5. Accounting for value: Accounting is a multi-billion dollar industry, but there are questions over whether it can survive the velocity and complexity of modern finance. The blockchain ledger is an already audited trail. Blockchain-based accounting methods will make auditing and financial reporting transparent and able to occur in real time, thereby dramatically improving the way regulators can scrutinize financial actions in large corporations. Since the data stored in distributed ledgers is continually updated, it offers finance teams the possibility of real-time reporting to both management and external auditors. This could free up auditors to offer more value-added services to their clients.

Is any of this possible today?

We have a banking system that is in dire need of overhaul, and what seems to be the perfect, foolproof approach for disrupting the machine. So what is stopping us from going full steam ahead? Several factors, such as enormous electricity usage (if bitcoin were a country, it would rank 69th in the world for annual electricity usage), limited scalability, and the lack of a well-defined and universally accepted regulatory framework all pose challenges to the blockchain technology going mainstream.

Of these, limited scalability is a particularly hard problem to solve. To put things in perspective, PayPal clears 200 transactions per second, Visa manages 1,700 transactions per second, and the Shanghai Stock Exchange clears significantly more than 10,000 transactions per second. The most promising blockchains of today are orders of magnitude away – the bitcoin blockchain is realistically limited to seven small or three complex transactions per second. Ethereum fares marginally better at between seven and twenty per second.

The scalability limitation is a side effect of decentralization; the consensus mechanism necessitates that every fully participating computer in the network process and validate every transaction and maintain a copy of the ledger. As a blockchain grows in size, the requirements for speed, bandwidth and computing power required by the network will increase exponentially. This could reach a point where it becomes unfeasible for every node in the network to play the same role, leading to the risk of centralization.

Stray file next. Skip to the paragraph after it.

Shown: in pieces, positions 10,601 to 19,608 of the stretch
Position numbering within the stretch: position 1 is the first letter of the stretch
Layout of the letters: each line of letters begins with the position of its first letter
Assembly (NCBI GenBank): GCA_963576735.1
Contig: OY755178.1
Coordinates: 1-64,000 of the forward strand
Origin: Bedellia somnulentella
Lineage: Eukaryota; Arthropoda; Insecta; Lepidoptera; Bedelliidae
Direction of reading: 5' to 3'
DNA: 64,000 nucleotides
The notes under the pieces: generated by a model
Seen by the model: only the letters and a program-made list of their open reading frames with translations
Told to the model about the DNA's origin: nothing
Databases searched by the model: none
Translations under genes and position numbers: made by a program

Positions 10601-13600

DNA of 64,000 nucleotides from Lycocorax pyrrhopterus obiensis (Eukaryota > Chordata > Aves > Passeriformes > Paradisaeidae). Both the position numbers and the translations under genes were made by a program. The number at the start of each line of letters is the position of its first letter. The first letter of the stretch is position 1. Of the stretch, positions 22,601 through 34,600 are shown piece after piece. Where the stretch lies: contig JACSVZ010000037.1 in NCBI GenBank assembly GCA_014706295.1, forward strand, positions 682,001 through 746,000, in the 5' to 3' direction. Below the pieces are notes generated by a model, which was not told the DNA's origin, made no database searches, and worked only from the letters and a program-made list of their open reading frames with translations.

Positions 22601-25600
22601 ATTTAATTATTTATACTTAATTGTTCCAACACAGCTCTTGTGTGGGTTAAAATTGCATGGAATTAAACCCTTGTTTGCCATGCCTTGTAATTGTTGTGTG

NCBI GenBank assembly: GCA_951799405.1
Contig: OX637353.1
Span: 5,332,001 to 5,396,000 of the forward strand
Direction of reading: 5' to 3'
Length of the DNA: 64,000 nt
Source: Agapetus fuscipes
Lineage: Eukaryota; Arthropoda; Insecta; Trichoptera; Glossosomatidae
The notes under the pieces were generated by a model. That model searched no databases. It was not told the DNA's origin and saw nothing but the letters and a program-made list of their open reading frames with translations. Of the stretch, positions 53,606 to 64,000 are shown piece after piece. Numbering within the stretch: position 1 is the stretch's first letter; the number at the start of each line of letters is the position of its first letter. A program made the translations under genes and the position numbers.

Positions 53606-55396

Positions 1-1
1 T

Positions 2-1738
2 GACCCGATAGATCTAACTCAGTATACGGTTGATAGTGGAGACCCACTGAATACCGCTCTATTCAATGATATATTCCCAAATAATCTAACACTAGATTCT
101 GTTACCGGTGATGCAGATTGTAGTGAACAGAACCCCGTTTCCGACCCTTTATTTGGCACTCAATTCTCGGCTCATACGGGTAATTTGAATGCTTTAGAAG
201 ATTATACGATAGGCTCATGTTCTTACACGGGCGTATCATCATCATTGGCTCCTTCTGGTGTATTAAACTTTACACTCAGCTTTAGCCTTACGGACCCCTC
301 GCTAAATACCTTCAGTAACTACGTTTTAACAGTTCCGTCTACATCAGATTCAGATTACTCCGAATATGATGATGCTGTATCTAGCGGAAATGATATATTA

Slowly but surely

The blockchain technology is still in its infancy. To truly overhaul the money machine, the crypto-technology world would need to first figure out a way to scale while keeping power consumption in check. Regulators would need to develop strong legal frameworks and agree on how inherently decentralized protocols should be governed. In addition, the financial services industry would have to agree on standards, develop easy-to-use programming modules, and clarify regulatory uncertainties.

As innovation in the space progresses at breakneck speed, governments and various factions of the crypto-technology and financial services industries are currently working to solve these complex problems. In the meantime, the industry and both its users and non-users should prepare for an inevitable revolution in the way they manage anything of value. 


[1] Blockchain Revolution by Don Tapscott and Alex Tapscott

[2] https://hackernoon.com/blockchains-dont-scale-not-today-at-least-but-there-s-hope-2cb43946551a

[3] https://www.weforum.org/agenda/2017/06/3-ways-blockchain-can-accelerate-financial-inclusion

[4] https://www.cbinsights.com/research/report/blockchain-trends-opportunities/

[5] https://digiconomist.net/bitcoin-energy-consumption